Friday, November 27, 2015

Nothing to fix

Yesterday I read the paper "Decolonising the Body: Restoring Sacred Vitality" by Alannah Earl Young and Denise Nadeau.  I thought this was a very good article that covered two areas of inquiry really well.  It provided a very nice indigenous introduction and contextualization of the authors.  The paper itself examines "unlearning ways of thinking and being that have been etched onto the body." 

The first paragraph is a lovely articulation of indigenous place and belief.  
"In writing this article we acknowledge our place in Creation, the Ancestors who have gone before, and the teachings they left with us for the benefit of the future generations.  We acknowledge the sacred gifts of the earth, the air, the fire and the water that give life and sustain us.  We acknowledge the minerals, plants, animals and the humans are our relatives.  We acknowledge the traditional ancestor territories in which we visit, work and live.  We honor where our original ancestors; linages come from, and the first they offer in our lives as the continue to direct our intention to reflect our spiritual teachings in practice."
The depths of the sea are only water after all by Michelle Kingdom, via Flickr:
The depths of the sea are only water after all
by Michelle Kingdom
This articulation is something that I have been thinking about.  How do we position writing with the same ceremony and seriousness that we would oral information transfer?  This one little paragraph has all the elements.  The authors go on to introduce their backgrounds both as people and thinkers.  The combination of these two paragraphs provides a sense of who the authors are and grounds the words they share in the rest of the paper. 

Later in the paper, there is reference to the part boat person (euro) author and her challenge to be accountable for that history and to recognize the benefits that she gained while also working to maintain the integrity of teachings from her other traditions, even working to "uncover, in her own tradition, teachings that complement Native teachings, rather than appropriating the later for her own."  This articulation struck me as even before taking on my metis identity, I had been working to uncover teachings from my northern European ancestors on connections to family and related belief systems.  For example, we now celebrate the solstice from an indigenous perspective and on another night from the Celtic, Scandinavian and Germanic perspectives.  I like this balance where we can recognize the teachings from all our ancestors.

They describe a program they developed and delivered which was geared for aboriginal women to support a stronger cultural identity as a means to help them "mediate multiple forms of oppression in "new" ways", to support reconciliation and to "lift up people's unique gifts and goodness."  They are explicit that the goal of the program was not to fix people but to support them to reclaim the personal and community sacredness of indigenous women, embedded in connections to "all our relations" which may have been damaged or lost through colonization.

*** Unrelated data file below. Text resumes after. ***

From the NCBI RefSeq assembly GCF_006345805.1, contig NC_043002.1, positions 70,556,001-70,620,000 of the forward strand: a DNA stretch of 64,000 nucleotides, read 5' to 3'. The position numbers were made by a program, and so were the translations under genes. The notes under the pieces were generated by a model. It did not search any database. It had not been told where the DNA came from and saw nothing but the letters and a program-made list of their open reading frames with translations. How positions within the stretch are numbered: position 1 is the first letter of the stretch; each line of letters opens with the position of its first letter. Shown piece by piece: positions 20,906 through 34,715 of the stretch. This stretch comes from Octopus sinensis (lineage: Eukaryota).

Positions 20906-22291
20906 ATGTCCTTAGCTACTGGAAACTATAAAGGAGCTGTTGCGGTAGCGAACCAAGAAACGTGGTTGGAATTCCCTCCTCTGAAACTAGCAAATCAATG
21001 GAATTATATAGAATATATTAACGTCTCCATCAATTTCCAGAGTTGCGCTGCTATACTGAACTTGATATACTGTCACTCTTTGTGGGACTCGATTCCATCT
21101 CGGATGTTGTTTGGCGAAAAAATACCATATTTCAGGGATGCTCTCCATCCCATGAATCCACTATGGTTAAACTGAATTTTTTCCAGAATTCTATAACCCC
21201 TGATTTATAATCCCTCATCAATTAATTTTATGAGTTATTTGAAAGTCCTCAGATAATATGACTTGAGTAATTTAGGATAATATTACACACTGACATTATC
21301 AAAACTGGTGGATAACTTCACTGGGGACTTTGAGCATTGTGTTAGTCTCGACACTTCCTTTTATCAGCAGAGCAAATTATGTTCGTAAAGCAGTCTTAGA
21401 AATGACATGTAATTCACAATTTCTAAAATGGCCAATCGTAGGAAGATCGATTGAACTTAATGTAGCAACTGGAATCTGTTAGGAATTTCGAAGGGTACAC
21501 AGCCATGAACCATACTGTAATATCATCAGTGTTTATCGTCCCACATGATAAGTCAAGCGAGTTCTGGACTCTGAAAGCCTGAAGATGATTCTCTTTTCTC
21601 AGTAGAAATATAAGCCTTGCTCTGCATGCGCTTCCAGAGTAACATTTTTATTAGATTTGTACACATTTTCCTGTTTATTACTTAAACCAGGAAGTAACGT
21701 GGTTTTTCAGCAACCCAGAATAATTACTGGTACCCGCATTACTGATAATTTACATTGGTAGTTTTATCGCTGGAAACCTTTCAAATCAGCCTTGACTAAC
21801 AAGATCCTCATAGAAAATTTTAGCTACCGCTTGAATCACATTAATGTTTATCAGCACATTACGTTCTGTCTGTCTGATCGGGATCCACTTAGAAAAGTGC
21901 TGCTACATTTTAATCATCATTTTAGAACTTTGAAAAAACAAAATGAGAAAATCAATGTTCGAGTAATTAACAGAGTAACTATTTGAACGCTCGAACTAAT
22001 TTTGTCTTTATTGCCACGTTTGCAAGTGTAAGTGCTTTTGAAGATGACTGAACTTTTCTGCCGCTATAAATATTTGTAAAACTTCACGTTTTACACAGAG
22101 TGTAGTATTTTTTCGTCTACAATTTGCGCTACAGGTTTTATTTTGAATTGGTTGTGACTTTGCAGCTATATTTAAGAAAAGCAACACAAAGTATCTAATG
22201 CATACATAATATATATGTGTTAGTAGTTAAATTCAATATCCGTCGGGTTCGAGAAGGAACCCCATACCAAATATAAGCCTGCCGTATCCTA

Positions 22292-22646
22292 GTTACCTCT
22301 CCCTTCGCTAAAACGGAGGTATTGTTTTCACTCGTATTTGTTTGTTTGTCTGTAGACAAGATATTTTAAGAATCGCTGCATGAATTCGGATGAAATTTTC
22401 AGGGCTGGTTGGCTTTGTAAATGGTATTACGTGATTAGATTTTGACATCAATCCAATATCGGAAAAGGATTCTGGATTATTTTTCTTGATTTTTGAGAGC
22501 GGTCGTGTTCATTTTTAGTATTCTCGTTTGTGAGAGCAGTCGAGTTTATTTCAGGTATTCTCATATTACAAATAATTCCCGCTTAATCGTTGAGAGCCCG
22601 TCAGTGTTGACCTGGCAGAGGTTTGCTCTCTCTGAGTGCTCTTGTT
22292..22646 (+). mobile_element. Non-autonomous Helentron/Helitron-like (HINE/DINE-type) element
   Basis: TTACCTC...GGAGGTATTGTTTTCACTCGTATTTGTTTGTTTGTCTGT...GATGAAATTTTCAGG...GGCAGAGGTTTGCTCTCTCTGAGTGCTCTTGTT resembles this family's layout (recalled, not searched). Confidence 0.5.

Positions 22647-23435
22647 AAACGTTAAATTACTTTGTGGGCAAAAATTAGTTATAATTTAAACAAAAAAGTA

The program works to support restoration of these connections, both within the singular body, but also within the community body.  This involves a practices of compassion of one's self.  It is "lived out in an attitude of kindness towards oneself - there is nothing to fix, one just allows one's body-spirit to do what it need to do at any particular moment."  That statement gives me chills and I have been thinking about it ever since.  I get so caught up in the exercise of self improvement and focusing on my flaws that sometimes overwhelms.  This thought is so other to me.  When I grew up I was never good enough (Jesus sees all that stuff you do) and you don't work to be nice to yourself.  You don't deserve kindness.  It was like a weight lifted when I read that sentence.  I can just be ok in this moment with nothing to fix.

The paper goes on to describe some of the exercises they do to embed these thoughts including visualizations to send acceptance and compassion to parts of the body that need it, mindfulness, grounding to increase connection to the earth, singing to increase awareness of breath and body work to reverse patterns of disassociation.  In this phase of the program they also talk about the medicines and the give and take nature of that relationship.  I never thought of this aspect on the medicines.  This is something I need to learn more about and I appreciated this little introduction.  I am going to try and find some other work by these authors.  Both the tone and the practicality of the paper were good.  I really appreciated these teachings they shared.

In speaking about female sacredness, I was told by an elder (I forget her name), that I was to serve  Sophie's food to her during her moon time.  I had mentioned this to Sophie a couple of times, but mostly we both forgot.  However, this morning when I asked her to make her lunch she told me she couldn't.  My initial reaction was annoyance, but I made it and was both glad she remember and pleased to take part in this everyday ceremony of female sacredness with her.  It gladness my heart to see her connecting with these practices of our ancestors and hopefully learning a more positive view of their bodies as women.  What do you do for yourself during this time?

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